Three days after Ireland voted "Yes" to gay marriage in a referendum, German government spokesman Steffen Seibert defended the moves that aim to ensure equal treatment for gay couples without granting them the right to legally wed.
"We will, in Germany, have to find our way," he told reporters.
"Non-discrimination against civil partnerships is the clear goal of government policy.
"It isn't an equalization with marriage ... Putting it on the same footing as marriage is not a goal of this government."
Germany has since 2001 allowed civil unions for gay and lesbian couples, granting many but not all the rights extended to heterosexual spouses.
Critics in particular point to gay couples still being forbidden from adopting children together in Germany.
The draft legislation includes steps such as making it easier for same-sex couples to register civil unions abroad by providing a certificate attesting that no legal impediments exist to the partnership.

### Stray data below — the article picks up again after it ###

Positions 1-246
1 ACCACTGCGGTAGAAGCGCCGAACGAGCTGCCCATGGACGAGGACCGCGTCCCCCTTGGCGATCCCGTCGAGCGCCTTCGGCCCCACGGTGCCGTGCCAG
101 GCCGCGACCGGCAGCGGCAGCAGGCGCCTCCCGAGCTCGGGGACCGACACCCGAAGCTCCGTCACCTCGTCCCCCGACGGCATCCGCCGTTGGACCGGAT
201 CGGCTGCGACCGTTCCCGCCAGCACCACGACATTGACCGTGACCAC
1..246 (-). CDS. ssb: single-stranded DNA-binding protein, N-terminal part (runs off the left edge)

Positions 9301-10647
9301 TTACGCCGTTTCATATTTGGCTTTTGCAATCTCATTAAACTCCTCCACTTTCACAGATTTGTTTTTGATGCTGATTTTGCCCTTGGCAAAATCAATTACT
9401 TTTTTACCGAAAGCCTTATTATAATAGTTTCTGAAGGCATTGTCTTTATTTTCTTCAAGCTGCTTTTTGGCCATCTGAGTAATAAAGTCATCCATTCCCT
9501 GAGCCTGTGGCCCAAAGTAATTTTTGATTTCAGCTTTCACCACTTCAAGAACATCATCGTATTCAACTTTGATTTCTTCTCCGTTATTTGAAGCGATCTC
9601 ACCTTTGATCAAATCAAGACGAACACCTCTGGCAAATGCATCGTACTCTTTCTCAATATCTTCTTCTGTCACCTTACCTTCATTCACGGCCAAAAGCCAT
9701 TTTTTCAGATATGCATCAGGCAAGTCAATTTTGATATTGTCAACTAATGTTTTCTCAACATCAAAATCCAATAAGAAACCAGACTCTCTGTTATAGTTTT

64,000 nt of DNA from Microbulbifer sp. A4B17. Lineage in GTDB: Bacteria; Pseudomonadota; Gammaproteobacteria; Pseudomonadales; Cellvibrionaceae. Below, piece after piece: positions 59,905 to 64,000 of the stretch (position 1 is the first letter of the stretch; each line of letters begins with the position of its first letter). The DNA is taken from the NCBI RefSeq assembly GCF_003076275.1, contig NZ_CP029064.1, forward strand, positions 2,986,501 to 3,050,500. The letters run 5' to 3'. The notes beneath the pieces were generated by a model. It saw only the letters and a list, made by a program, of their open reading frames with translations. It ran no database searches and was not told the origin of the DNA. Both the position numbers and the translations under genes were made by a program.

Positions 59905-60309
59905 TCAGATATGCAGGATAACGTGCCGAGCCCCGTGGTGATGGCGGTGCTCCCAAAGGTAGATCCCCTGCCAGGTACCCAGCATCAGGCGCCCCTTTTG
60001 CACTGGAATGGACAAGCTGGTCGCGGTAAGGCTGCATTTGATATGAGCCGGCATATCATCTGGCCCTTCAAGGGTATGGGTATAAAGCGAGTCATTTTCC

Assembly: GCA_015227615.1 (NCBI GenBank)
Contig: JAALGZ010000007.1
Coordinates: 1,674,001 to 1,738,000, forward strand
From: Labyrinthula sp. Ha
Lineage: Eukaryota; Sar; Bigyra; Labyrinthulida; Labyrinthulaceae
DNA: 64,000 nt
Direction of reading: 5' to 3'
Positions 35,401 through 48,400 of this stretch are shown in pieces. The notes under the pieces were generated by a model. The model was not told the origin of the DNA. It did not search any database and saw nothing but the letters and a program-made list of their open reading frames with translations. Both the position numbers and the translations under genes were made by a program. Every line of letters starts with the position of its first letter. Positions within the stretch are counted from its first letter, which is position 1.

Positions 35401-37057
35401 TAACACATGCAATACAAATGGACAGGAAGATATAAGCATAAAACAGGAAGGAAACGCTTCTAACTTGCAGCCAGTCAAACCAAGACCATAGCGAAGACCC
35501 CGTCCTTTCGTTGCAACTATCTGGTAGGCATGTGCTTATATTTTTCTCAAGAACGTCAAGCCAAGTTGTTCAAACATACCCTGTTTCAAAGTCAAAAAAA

Justice Minister Heiko Maas, a Social Democrat, acknowledged that Germany had not yet reached its goal of fully equal treatment but called the new measures another step in the right direction.
"This legal equalization must and will go further," Maas said in a statement.
His centre-left party, the junior partner in Chancellor Angela Merkel's left-right "grand coalition", calls for complete equality for same-sex couples but faces resistance from the conservatives.
The government's anti-discrimination commissioner Christine Lueders added her voice to the criticism of the measures.
"Gays and lesbians must not have the feeling here of being second-class citizens in a European comparison," national news agency DPA quoted her as saying.